Saturday, December 31, 2016

New Year, New View

Happy New Year's Eve, friends!!

During this time of transition, as one year (finally) ticks into the next, our thoughts naturally turn toward change and growth. We talk about it with our friends and coworkers. Are you making any resolutions this year? We acknowledge that we should probably start eating better, drop a few pounds, quit smoking, save X amount of dollars, or some other such ideal, and we set a super ambitious goal. We may even map out a plan that we are determined to follow. We're amped up for the new year, and we can't wait to get started!

And then January 3rd rolls around.

We didn't make it into the gym, we ate outside our predetermined meal plan, we miscalculated our budget. We stepped off the track we set for ourselves. Discouraged and annoyed and guilty, we decide to just give up. We give in. We're done with those stupid resolutions – until next year, that is! It's a vicious cycle.

Or, "Sincerely, January 3rd."  Either way.

But maybe this year don't enter into it. Don't make a resolution. Set your intention instead. There's a difference there, folks. In making a resolution you set yourself up for discouragement. Resolutions are outcome oriented, and as such can easily connect our sense of success and value to a very specific result. Intention, on the other hand, is not connected to any outcome, but rather the way of being. With this in mind, I have spent the last few nights journaling. I reviewed 2016 and looked honestly at my hopes for the future, and I asked myself this question: What do I want 2017 to look like?

This applies to all areas of my life: family, social, love, career...everything. I jotted down some of my hopes for 2017. Some are major and specific (being published! a book deal!), and others are a little more general (“tasty food and healthy choices”). Rather than making a resolution to wake up every morning and write 1,000+ words, or to eat by a very specific diet, I asked myself how I wanted to go about achieving these things. How do I want to live this year?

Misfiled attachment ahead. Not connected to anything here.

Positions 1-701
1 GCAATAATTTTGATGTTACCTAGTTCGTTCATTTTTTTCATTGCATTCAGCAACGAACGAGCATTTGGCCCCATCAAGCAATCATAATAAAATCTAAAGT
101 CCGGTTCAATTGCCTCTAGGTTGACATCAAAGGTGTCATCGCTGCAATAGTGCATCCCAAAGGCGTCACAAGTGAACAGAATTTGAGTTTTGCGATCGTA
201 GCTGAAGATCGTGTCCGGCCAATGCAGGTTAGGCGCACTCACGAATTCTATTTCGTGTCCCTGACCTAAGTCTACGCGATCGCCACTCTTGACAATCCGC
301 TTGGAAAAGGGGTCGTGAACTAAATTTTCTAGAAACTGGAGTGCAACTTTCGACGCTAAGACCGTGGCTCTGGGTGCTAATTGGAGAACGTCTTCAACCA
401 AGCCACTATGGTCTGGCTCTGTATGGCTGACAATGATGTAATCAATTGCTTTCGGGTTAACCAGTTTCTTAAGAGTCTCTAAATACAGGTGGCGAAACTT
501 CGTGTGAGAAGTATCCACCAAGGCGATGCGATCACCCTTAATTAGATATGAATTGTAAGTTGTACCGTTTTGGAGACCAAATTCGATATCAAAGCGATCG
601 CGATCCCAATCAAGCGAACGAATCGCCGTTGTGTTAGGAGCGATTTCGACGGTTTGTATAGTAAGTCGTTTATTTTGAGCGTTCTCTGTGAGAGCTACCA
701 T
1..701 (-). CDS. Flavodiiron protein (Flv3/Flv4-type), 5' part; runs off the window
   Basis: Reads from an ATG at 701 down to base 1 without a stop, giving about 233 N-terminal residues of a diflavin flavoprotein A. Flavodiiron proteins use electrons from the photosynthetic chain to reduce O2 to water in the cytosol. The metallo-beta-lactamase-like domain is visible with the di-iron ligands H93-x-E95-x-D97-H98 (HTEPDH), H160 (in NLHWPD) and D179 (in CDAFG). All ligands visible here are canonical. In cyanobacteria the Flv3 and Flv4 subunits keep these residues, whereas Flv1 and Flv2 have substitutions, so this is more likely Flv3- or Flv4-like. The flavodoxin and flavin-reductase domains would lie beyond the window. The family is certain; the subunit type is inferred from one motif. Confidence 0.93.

Good ways to live here, friends.

I believe that typically, when asked these types of questions, the first word or phrase that comes to mind is what you should go with. This has been true for me in the past. I have set intentions to be independent, courageous, and – last year – purposeful. All of these words jumped to mind almost the exact instant I thought about setting my intention. This year, though, it took a few days. I let the question roll around in my mind and then, yesterday, I landed on it: Release.

It's a print!  Get it here.

My intention for 2017 is to basically live my life and see what happens. Rather than stress about how I am not achieving some resolution I pressured myself into, I am going to follow the things I love and consciously let go of trying to control the outcome. Here, from my journal, is what I'm hoping for in 2017:

But I am looking for release.
Release from fear.
Release from anxiety.
Release from perfection.
Release from the past.
Release from old ways.
Release – to give me the freedom to...live the life...set out for me.


I'm sure we're all eager for 2017 to hurry up and get here already, right? Let's make this year mindful and intentional. I would love to hear (or read) your intentions for 2017...share in the comments!

 Happy 2017!!


Sunday, December 25, 2016

In Which I am Overwhelmed by a Shirt...

So you may be wondering, "Who is Emily Rose? Which series is she in?"

It's a sensible question.

She's mine, friends. She's in the Light-Bearers Series, which is neither published nor even completed. My agent is pitching Emily's story to publishing houses, and while I am SO EXCITED that some editors have asked to read my manuscript I am also SO ANXIOUS because I can't do anything to make them take it. So I wait.

I work on the sequel to Book One. I plot and plan another project. I work not one, but two jobs. I go to church and choir rehearsal. I try to make time for a social life. I scrap and I save and I cobble together a living and I make sacrifices in order to write. I go to conferences instead of visiting friends, buying clothes, or going out very often. Because that's what you do to chase a dream. Sweat, blood, and tears, right? Oh, so many tears.